Advertising revenue (Facebook’s “bread and butter”) rose 55 per cent adjusted for currency. It was similar to the 53 per cent growth in the fourth quarter of 2014. Mobile ad revenue of $US2.42bn was up 80 per cent year-on-year and mobile is now some 73 per cent of total ad revenues.
And of course Facebook continues to spend aggressively with cash expenses of US$1.7Bn up 57 per cent Y/Y and still ahead of revenue growth. Still free cash flow was up 30 per cent to US$1.2 Bn and the company ended the quarter with US$12.4Bn in cash.
The company had over 4bn video views in the first quarter of 2015, up from 3bn the previous quarter. 75 per cent of video views are currently done on mobile. Video ads, by the way, command as much as 10 to 20 times the price of display ads.
Our take: Facebook remains as one of the best placed companies in the internet/social media space and this earnings report underscores the sustainable growth potential of mobile and video platforms. Our thesis and “buy” recommendation remain intact.
Like Facebook, Google’s first-quarter revenues were hurt by the surging dollar, but up 12 per cent year-on-year. In constant currency they were up 17 per cent.
Still, Google reported a good first-quarter result overall with better margins somewhat offset by higher capital expenditures. Advertising – now including the software licensing server revenue activity from Doubleclick in current and year-ago periods – was up by 11 per cent, while other revenue growth was up 23 per cent.
In the call, management provided more clarity in the closely watched “paid clicks” metric, stating that the solid “sites” growth (a major revenue driver) came from higher margin TrueView ads on YouTube. Clearly Google’s ad mix is changing and migrating to mobile and YouTube’s one billion plus viewing audience – that’s a good thing.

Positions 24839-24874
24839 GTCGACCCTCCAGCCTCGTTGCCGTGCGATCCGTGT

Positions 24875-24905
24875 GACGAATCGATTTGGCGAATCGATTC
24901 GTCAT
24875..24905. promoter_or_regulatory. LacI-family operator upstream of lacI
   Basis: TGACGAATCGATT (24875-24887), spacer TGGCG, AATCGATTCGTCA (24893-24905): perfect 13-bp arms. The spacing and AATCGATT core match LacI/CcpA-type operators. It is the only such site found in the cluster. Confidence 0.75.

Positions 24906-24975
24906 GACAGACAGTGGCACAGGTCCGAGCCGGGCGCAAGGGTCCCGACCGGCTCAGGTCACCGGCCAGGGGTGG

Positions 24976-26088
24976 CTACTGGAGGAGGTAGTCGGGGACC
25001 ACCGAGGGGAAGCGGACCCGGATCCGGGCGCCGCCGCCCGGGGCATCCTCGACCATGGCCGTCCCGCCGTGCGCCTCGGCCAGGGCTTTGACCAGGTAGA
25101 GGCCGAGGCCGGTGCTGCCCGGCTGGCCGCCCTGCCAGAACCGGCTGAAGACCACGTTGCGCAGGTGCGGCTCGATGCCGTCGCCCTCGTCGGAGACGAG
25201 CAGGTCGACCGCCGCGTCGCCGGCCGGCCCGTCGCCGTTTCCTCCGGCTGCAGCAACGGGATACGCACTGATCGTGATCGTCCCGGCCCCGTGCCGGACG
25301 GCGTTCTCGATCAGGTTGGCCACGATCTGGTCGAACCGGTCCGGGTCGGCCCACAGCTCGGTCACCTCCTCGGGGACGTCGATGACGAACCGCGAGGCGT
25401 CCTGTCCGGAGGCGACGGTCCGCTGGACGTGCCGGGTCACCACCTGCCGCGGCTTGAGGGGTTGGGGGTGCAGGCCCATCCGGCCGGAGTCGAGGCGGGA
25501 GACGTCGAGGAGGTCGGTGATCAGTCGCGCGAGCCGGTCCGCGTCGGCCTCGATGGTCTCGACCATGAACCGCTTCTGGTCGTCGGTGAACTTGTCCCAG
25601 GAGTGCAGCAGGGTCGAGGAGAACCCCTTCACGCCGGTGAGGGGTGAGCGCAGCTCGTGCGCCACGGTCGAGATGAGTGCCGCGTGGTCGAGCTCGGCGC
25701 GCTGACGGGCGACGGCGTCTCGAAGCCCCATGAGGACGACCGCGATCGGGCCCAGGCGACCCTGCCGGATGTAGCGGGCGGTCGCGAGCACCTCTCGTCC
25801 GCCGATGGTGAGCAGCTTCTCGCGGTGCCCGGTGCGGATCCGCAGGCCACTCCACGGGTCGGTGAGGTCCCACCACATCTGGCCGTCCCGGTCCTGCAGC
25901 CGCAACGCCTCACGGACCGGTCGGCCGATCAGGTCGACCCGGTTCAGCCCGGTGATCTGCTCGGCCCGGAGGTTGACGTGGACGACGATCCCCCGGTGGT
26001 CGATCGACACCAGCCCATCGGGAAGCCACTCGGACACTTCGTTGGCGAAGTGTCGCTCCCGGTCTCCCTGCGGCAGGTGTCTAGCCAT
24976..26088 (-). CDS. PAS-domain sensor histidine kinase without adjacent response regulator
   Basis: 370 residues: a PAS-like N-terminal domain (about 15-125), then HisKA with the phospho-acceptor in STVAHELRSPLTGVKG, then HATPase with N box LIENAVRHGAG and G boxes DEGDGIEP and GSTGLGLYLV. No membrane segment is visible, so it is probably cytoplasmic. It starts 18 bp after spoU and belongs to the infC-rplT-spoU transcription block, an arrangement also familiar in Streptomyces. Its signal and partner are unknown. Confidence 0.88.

Margins actually rose from 49.6 per cent in the first quarter of the previous year to 50.5 per cent in this quarter. This was its first year over year gain during a first quarter since 2009 and the second year over year improvement in the past three quarters, so it was a good result. Evidence of some cost discipline is a positive in my opinion. Operating expenses advanced at a subdued 21 per cent year-on-year rate compared with 35 per cent a year ago.
Our take: A decent report overall and the company is progressing well in developing other avenues for growth in the face of a slowing desktop search environment via app monetisation, mobile search, and YouTube. At 16 times 2016 EPS it’s certainly not overvalued. Our “buy” recommendation and target price is maintained.
The fourth quarter of 2015 marked another disappointing period for Xilinx with reported revenues of $US566.9m, missing consensus by $US2.63m. Further, the company issued guidance for first-quarter of 2016 that was below consensus for $US594.8m.
The company beat earnings estimates by US$0.08, however, on the back of a better than expected gross margin of 69.9 per cent, up 2.3 percentage points year-on-year.
So what pressured fourth quarter sales? Telecom/data centre chip revenue, which makes up 39 per cent of total revenue, fell 7 per cent quarter-on-quarter and 26 per cent year-on-year. Another industry player, Texas Instruments, just cited telecom infrastructure weakness, particularly for mobile gear, as a reason for its first-quarter sales miss and soft second-quarter guidance.